The World Health Organisation’s International Classification of Diseases (ICD-11), which is the global standard for recording health information, also has limitations, although to a lesser extent. It is the current approach, globally agreed upon, cross-cultural and guidance-orientated. Certain more dimensional perspectives, in particular for personality disorders and primary psychoses, have been incorporated into this classification [41]. Although the DSM-5 and ICD-11 have drawbacks, this does not demonstrate the favourableness and validity of the many alternative transdiagnostic approaches such as those described above.

Scientific evidence unequivocally supports the need to routinely monitor both physical and mental comorbid conditions in a multidisciplinary approach [42–44]. Comorbidity among mental disorders is widespread and this risk will persist over time [45]. This has been recognised as a key cross-cutting issue by Cochrane Review Groups in the Mental Health and Neuroscience Network, which includes, among others, Cochrane Common Mental Disorders and Cochrane Dementia and Cognitive Improvement.

Conclusions

Despite the obvious problems currently posed by categorical diagnoses, it is premature, from the viewpoint of the best scientific knowledge, to propose nosological and nosotaxic alternatives based on dimensional approaches. The latter, however, are likely to complement the categorical ones in some way in the future.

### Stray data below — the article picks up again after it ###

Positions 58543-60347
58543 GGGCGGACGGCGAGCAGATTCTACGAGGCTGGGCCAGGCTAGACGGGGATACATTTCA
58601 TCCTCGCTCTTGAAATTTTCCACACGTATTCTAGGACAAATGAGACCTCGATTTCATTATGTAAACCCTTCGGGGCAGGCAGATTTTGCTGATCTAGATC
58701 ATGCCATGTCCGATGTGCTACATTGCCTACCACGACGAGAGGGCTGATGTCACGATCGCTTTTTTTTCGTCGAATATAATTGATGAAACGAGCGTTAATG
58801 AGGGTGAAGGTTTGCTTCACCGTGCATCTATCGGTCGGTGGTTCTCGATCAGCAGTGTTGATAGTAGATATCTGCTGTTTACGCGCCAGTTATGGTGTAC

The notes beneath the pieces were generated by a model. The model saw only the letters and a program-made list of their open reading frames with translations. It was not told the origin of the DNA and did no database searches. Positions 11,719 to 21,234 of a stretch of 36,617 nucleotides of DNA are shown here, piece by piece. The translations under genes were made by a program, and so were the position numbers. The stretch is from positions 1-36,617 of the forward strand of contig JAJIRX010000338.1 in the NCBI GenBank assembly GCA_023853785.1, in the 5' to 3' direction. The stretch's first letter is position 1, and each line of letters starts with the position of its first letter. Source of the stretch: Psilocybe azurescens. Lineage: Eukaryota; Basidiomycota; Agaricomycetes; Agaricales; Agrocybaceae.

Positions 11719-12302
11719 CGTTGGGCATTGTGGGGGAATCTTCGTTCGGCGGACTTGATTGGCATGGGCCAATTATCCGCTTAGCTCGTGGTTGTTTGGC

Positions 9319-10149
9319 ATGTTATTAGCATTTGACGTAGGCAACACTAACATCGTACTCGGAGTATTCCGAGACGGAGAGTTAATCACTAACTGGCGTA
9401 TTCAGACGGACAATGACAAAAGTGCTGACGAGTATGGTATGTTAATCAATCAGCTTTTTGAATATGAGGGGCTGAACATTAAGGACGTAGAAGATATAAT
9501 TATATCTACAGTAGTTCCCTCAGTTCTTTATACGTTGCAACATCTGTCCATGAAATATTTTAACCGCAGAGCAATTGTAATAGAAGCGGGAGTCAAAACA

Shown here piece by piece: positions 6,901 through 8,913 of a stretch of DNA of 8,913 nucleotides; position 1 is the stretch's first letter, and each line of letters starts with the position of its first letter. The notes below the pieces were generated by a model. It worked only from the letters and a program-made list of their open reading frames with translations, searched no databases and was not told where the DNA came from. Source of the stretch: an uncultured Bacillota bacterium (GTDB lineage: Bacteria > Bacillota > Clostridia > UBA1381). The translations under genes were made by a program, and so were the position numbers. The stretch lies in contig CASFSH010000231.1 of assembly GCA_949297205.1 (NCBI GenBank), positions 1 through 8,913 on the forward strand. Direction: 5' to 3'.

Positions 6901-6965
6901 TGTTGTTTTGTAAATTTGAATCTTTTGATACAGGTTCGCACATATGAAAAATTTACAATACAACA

Comorbidity between different mental disorders is common and long-lasting. Most forthcoming and well-founded clinical predictions will underline the growing importance of so-called precision psychiatry or technological psychiatry. For this “new psychiatry”, neurotechnology will be crucial. By extension, the same may apply to clinical psychology as a formal speciality.

Commonly referred to as transdiagnosis, it transcends traditional limitations, often using the novel concept of emotional regulation. In short, they are all variations or alternatives to the traditional biomedical model and are generally “anti-biological” proposals.

In the ongoing debate between the categorical and the dimensional, the transdiagnostic models of psychopathological symptoms grouped together are mainly of so-called emotional disorders. Transdiagnostic biological markers, which could be called comorbidity markers, have also been proposed. Future categorisations of most mental disorders will have to be based primarily on neuroscience, genetics and epigenetics.

In today’s clinical practice it is very important to assess comorbidities in a multidisciplinary approach, not merely the main diagnoses. Although transdiagnostic models are fashionable in the specific field of mental health, they do not seem to be a valid alternative to the current categorical ones, which are more grounded in relevant and ongoing scientific knowledge.

Finally, paradoxically, it can be stated that the transdiagnostic approach also categorises, classifies and labels certain theoretically predetermined psychopathological processes. This, in conclusion, is not in line with the evidence-based, unbiased, professional mental assessment which is typical of the scientific method.